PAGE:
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United States of America v. First Choice Armor & Equipment

UNITED STATES DISTRICT COURT FOR THE DISTRICT OF COLUMBIA


August 29, 2011

UNITED STATES OF AMERICA, PLAINTIFF,
v.
FIRST CHOICE ARMOR & EQUIPMENT, INC. ET AL., DEFENDANTS.

The opinion of the court was delivered by: Richard W. Roberts United States District Judge

MEMORANDUM OPINION AND ORDER

The government filed a complaint against defendants First Choice Armor & Equipment, Inc., its founder Edward Dovner, Dovner's wife and First Choice's president and sole shareholder Karen Herman, Exotic Cars LLC, Excel Aviation, LLC, and MRSA Jets, LLC, alleging violations of the False Claims Act ("FCA"), 31 U.S.C. §§ 3729-33, and fraudulent conveyances under the Federal Debt Collection Procedures Act ("FDCPA"), 28 U.S.C. § 3001 et seq., as well as claims of common law breach of contract, payment by mistake, and unjust enrichment in connection with the sale of Zylon body armor. The defendants have moved to dismiss. Because the government has sufficiently alleged its FCA and fraudulent conveyance claims, and because the government's FCA allegations also form the basis for its breach of contract claim, the defendants' motion to dismiss will be denied with respect to these claims. Because the government alleges the existence of an express contract with First Choice for direct agency and GSA purchases of bulletproof vests, the payment by mistake and unjust enrichment claims against First Choice will be dismissed with respect to these purchases but not with respect to state, local, or tribal purchases. The motion to dismiss the unjust enrichment claim against Dovner and Herman also will be denied.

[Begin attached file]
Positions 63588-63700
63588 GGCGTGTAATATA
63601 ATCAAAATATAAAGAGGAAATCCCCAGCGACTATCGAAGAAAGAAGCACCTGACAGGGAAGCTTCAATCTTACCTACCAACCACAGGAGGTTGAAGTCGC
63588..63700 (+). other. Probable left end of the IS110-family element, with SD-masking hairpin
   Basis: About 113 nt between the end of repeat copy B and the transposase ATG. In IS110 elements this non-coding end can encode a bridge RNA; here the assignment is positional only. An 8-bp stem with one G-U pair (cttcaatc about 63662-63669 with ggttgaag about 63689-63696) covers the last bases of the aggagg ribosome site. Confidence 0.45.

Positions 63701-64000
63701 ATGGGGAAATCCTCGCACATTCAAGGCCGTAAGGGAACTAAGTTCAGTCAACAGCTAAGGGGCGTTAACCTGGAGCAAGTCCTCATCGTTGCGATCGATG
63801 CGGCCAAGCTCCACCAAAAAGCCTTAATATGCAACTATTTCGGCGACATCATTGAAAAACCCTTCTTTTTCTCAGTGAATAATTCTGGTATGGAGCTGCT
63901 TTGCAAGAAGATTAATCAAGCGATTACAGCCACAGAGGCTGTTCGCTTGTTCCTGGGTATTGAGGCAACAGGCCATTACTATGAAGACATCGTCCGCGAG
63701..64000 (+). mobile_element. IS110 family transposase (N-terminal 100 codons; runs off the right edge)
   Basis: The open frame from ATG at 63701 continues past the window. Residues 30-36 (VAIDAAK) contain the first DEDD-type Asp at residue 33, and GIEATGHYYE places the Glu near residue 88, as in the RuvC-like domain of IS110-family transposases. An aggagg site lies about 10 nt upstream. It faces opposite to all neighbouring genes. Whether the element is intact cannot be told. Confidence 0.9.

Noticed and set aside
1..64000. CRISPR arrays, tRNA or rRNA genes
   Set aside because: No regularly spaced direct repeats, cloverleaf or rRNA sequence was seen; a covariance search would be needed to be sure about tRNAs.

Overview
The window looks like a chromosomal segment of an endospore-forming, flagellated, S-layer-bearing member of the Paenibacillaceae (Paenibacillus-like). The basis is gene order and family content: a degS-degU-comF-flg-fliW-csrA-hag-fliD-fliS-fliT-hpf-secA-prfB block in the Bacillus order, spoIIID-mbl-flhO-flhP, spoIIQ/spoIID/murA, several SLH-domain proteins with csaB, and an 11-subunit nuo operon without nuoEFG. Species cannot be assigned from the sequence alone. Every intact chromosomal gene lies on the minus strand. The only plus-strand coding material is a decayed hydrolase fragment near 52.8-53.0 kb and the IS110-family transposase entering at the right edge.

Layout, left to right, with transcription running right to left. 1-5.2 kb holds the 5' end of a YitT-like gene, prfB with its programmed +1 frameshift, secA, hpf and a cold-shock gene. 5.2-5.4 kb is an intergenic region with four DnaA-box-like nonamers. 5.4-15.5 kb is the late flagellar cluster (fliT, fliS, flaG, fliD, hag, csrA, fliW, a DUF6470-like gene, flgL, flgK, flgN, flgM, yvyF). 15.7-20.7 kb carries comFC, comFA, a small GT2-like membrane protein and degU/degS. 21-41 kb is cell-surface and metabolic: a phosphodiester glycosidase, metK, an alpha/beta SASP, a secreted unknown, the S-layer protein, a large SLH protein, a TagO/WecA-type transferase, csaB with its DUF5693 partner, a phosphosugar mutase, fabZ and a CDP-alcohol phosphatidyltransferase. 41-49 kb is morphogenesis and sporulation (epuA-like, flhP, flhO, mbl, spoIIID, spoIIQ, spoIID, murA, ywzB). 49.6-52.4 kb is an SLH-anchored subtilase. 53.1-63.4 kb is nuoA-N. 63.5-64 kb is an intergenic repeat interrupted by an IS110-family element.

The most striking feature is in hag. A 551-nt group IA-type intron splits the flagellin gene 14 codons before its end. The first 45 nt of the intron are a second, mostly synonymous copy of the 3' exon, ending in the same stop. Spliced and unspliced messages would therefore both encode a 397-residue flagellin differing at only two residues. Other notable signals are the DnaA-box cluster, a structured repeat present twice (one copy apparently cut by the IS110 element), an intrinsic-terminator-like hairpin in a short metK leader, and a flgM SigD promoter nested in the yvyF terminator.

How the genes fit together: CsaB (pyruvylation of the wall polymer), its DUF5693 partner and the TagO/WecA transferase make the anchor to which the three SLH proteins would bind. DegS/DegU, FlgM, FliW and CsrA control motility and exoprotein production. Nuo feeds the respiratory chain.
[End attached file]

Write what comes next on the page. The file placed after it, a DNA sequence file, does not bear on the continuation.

BACKGROUND

The complaint alleges the following facts. First Choice purchased the synthetic fiber "Zylon" for use in the manufacture of bulletproof vests, which it sold between early 2000 and August 2005. (Compl. ¶¶ 25-26.) First Choice contracted with Lincoln Fabrics Ltd., which wove Zylon fiber into fabric for use in First Choice vests. (Id. ¶ 26.) "From 2000 to 2005, First Choice's marketing emphasized thin and lightweight Zylon vests as a critical element of its sales pitch to the United States' body armor market." (Id. ¶ 29.) First Choice sold vests to federal agencies and to state, local, and tribal law enforcement authorities under the Bullet Proof Vest Grant Partnership Act ("BPVGPA") Program, under which the federal government reimbursed these authorities for up to fifty percent of the costs of the body armor. (Id. ¶¶ 15-24.) During the time it sold its Zylon vests, First Choice issued an industry-standard five-year warranty on them. (Id. ¶ 30.) The federal government paid First Choice at least $2.47 million for more than 7,000 Zylon vests. (Id. ¶¶ 17, 21.)

The government alleges that beginning in 2001, First Choice and Dovner learned that raw Zylon degraded as it aged and when it was exposed to light, heat, and humidity. In July 2001, Toyobo, the manufacturer of Zylon, informed First Choice and Dovner that Zylon's tensile strength decreased in high heat and humidity (id. ¶ 35), and DSM, a Dutch company that manufactured Zylon products, announced that it was postponing introducing Zylon products to market because of concerns about its ballistics resistance. (Id. ¶ 34.) Toyobo informed First Choice and Dovner in August 2001 and then again in November 2001 that the "degradation problem was worse than Toyobo had first indicated." (Id. ¶¶ 36, 38.) In October 2003, Toyobo disclosed to First Choice and Dovner data from fiber strength tests Toyobo conducted on woven Zylon ---- which approximated more closely the condition of Zylon in First Choice's vests than did raw Zylon ---- showing more serious degradation than Toyobo's data on raw Zylon had suggested. (Id. ¶ 45.)